· Flower is a highly modified and condensed shoot meant for sexual reproduction
· It is the characteristic of angiosperm
· The axis of the flower is called the peduncle or mother axis.
· The broad ended base of the flower, which lies at the tip of the pedicel is called the thalamus or receptacle.
· A complete flower consists of calyx, corolla, androecium, and gynoecium.

A. Unisexual flower (Incomplete flower)
· Only one sex is present in the flower that may be androecium or gynoecium.
· Pistillate flower – the presence of pistil or gynoecium only. e.g. Ray floret of Compositae (sunflower)
· Staminate flower – the presence of stamen only or androecium only. e.g. Pumpkin, Papaya

B. Bisexual flower:
· Androecium and gynoecium are present in the same flower. e.g Mustard, Pisum sativum
· Monoecious flower: Male and female flowers are borne on the same plant. e.g. Maize, colocassia, ficus, pinus
· Dioecious flower: Male and female flowers are found in separate plants. e.g. Papaya, Mulberry
· Polygamous flowers: Unisexual, bisexual and neutral flowers are born in the same plant. e.g. Mango, Polygonum

· Pedicellate and Sessile:
· The stalk of the flower is called a pedicel.
· A flower is Pedicellate if it has a stalk and is sessile if not stalked.
· Bracteate and Ebracteate:
· A leaf or leaf-like structure subtending a flower is called a bract.
· A flower that grows out from the axil of the bract is bracteate and that which does not have a bract is ebracteate.

C. Complete flower
· A flower having all the floral whorls, calyx, corolla, androecium and gynoecium. e.g. flower of Cruciferae, Solanaceae.

D. Incomplete flower
· If any one of the floral whorl (calyx, corolla, androecium and gynoecium) is missing the flower is incomplete. e.g. ray floret of compositae.

E. Cyclic
· Floral parts viz calyx, corolla, androecium and gynoecium are present in concentric circles. e.g. Cruciferae, malvaceae

F. Acyclic or Spiral
· Floral parts are arranged spirally. e.g. Magnoliaceae

G. Actinomorphic
· A flower that can be vertically divided into two equal halves by any vertical division passing through the centre.
· Such flowers are called radially symmetrical. E.g. Brassica

H. Zygomorphic
· A flower that can be divided into two equal halves in one plane only.
· Such flowers have bilateral symmetry.

I. Achlamydous
· A flower without perianth (sepals and petals) e.g. Euphorbia

· Pedicellate: A flower born on pedicel (stalk)
· Sessile: A flower lacking pedicel. e.g. Helianthus
· Neuter flower: A flower where both stamens and pistils are absent or functional. e.g. ray florets of Helianthus annuus (sunflower)
· Trimerous flower: Floral parts are in multiples of three. e.g. Asparagus
· Tetramerous: Floral parts are in multiples of four
· Pentamerous: Floral parts are in multiples of five
· Hypogynous: When the ovary is, superior and other parts are inferior. e.g. All except (compositae), i.e. cruciferae, solanaceae etc.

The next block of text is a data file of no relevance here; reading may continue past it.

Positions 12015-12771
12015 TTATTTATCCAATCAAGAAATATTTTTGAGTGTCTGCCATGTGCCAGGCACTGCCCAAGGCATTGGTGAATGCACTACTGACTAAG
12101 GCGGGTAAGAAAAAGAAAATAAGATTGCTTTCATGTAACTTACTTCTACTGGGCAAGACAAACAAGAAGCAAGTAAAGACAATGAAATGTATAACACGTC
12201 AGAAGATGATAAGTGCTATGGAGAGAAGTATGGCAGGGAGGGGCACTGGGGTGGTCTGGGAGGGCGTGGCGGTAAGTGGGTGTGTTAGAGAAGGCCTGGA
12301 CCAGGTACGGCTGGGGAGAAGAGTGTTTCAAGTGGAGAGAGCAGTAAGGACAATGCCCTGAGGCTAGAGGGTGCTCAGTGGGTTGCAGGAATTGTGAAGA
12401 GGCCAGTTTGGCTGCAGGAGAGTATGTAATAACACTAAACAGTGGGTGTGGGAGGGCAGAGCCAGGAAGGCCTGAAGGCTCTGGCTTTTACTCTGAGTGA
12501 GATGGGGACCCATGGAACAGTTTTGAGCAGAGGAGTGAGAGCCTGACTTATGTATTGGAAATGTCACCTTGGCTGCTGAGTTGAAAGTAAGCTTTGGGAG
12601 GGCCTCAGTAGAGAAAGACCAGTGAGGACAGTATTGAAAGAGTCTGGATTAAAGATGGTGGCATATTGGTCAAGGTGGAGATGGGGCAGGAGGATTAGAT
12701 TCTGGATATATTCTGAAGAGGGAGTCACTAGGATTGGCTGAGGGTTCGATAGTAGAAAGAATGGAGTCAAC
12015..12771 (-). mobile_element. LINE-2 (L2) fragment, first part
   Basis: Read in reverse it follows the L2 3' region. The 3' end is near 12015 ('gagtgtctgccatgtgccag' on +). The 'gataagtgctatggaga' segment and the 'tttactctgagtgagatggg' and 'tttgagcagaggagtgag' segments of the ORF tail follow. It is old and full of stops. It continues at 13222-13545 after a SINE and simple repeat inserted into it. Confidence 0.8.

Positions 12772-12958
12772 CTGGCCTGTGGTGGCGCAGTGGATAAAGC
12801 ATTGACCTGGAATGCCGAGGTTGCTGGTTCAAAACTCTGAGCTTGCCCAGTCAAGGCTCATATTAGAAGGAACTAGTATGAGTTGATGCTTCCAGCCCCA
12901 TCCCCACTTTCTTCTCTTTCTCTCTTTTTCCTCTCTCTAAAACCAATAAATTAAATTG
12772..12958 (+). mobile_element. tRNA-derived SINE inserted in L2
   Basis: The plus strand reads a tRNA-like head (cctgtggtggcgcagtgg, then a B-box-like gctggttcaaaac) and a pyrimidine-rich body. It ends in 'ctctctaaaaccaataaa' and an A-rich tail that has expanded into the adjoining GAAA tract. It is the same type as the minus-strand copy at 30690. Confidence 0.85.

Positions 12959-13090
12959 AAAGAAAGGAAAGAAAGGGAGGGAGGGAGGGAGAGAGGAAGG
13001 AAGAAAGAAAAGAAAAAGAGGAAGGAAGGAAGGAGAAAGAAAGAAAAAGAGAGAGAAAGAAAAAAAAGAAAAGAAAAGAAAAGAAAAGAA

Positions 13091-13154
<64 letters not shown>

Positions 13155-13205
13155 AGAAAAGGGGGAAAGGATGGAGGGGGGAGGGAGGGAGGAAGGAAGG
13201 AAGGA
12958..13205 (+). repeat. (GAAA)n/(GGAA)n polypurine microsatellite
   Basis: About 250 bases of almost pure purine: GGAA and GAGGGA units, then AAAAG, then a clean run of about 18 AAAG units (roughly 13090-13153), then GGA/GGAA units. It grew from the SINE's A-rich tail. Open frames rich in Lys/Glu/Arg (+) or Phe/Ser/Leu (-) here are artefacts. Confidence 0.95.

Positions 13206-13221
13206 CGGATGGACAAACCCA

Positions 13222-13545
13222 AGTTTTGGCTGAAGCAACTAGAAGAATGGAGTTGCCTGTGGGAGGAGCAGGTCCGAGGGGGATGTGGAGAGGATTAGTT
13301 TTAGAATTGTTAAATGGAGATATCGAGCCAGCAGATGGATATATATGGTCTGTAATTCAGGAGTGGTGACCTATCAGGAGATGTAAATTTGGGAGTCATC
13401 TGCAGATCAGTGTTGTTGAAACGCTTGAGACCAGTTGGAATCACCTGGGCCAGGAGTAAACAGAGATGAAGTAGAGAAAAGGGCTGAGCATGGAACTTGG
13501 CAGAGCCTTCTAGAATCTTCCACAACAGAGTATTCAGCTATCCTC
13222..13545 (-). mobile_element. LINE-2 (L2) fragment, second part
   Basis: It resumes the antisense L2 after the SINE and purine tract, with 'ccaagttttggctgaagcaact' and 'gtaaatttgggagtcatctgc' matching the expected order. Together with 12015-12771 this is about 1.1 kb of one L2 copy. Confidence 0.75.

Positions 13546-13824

· Epigynous: Ovary is inferior. e.g. Compositae
· Perigynous: When the ovary is semi-superior. e.g. Rosaceae/ Rose, Pea gram
· Monochlamydous: Presence of one whorl (either calyx or corolla). e.g. Gramini, Liliaceae
· Dichlamydous: Presence of both whorls (calyx and corolla). e.g. all the family of dicots
· Anthophore: Internode between calyx and corolla. e.g. Silene
· Androphore: Internode between corolla and androecium. e.g. Gynandropsis, Passiflora
· Gynophore (gyne-female, phore-stalk): Internode between androecium and the gynoecium. e.g. Gynandropsis.
· Androgynophore: Presence of both androphore and gynophore. e.g. Gynandropsis

Various Parts of Flower

a. Calyx
· First and lowermost whorl of a flower which consists of several sepals.
· Individual unit is sepals
· Usually green (sepaloid) but sometimes coloured (petaloid)
· Polysepalous – Sepals may remain free from each other. e.g. Cruciferace
· Gamosepalous (Gamo= united) – sepals remain united to each other. E.g. Solanaceae
· The calyx modified into scale or pappus (in sunflower)
· Caducosus– sepals fall down after the opening of flowers. e.g poppy family
· Deciduous – sepals fall down after fertilization. e.g. Brassica, legume.
· Persistent– Sepals do not fall down after fertilization. e.g. Solanaceae

b. Corolla
· Second whorl of flower which consists of a number of the brightly coloured petals.
· Individual unit – petal
· Petals are brightly coloured and sometimes scented, and their function is to attract insects for pollination
· Sepaloid – petals green like sepals
· Petaloid - petals coloured other than green.
· Polypetalous – petals free. e.g Cruciferae, Malvaceae
· Gaemopetalous – petals fused. e.g Solanaceae
Shape of Corolla
(i) Cruciform
· Consists of four free petals (each differentiated into claw and a limb) arranged in the form of a cross as in mustard family.
· E.g mustard, radish, cauliflower etc.
(ii) Papilionaceous (Butterfly like)
· General appearance is like that of a butterfly.
· Consists of five petals
· The largest outermost one is standard or vexillum, the two lateral ones are the wings and the keel is the innermost one.
· E.g. Common in the Papilionaceae or pea family (pea, gram, bean etc)
(iii) Ligulate or strap-shaped
· Tongue like
· Corolla forms a short narrow tube below but flattened above like a strap.
· E.g Ray floret of sunflower.
(iv) Tubular
· Corolla is cylindrical or tubular more or less equally expanded from base to apex.
· E.g. disc floret of compositae.
(v) Companulate/ Funnel-shaped
· Fused petals form a funnel-shaped structure i.e, gradually spreading outward from a narrow base.
· E.g Datura, Ipomoeba
(vi) Bell-shaped or Campanulate
· Shape of corolla resembles a bell
· E.g . Gooseberry, bellflower.

· It's the mode of arrangement of the sepals or petals (more particularly) in a floral bud with respect to the members of the same whorl (calyx or corolla)
(a) Valvate aestivation
· Members of the whorl are in contact with each other but do not overlap, they are just in contact with each other by their margin
· E.g. Custard-apple
(b) Twisted or controlled
· Margins of sepals/petals overlap regularly i.e., one margin of a sepal overlaps then next and the other margin is overlapped by preceding sepal. e.g. China rose (Hibiscus)
(c) Imbricate
· Margins overlap irregularly
· One petal/sepal is completely external. One is internal and remains in a twisted manner. e.g. Cassia, Aelonix (Gulmohar) etc.
(d) Vexillary
· Five petals of which the posterior one is largest and it almost covers the two lateral petals, and the latter in their turn nearly overlap the two anterior or smallest petals.
· Universally found in papilionaceous corollas.
· e.g. Pea, bean etc.

Fig: Different Types of Corolla

· Calyx and corolla are more or less similar in shape and colour i.e, not clearly distinguishable.
· Common in monocots and the units are called tepal.
· Polytepalous – free tepal
· Gamotepalous – fused tepals
· Epiepalous – the fusion of tepals and stamen
· Epipetalous – the fusion of petals and stamen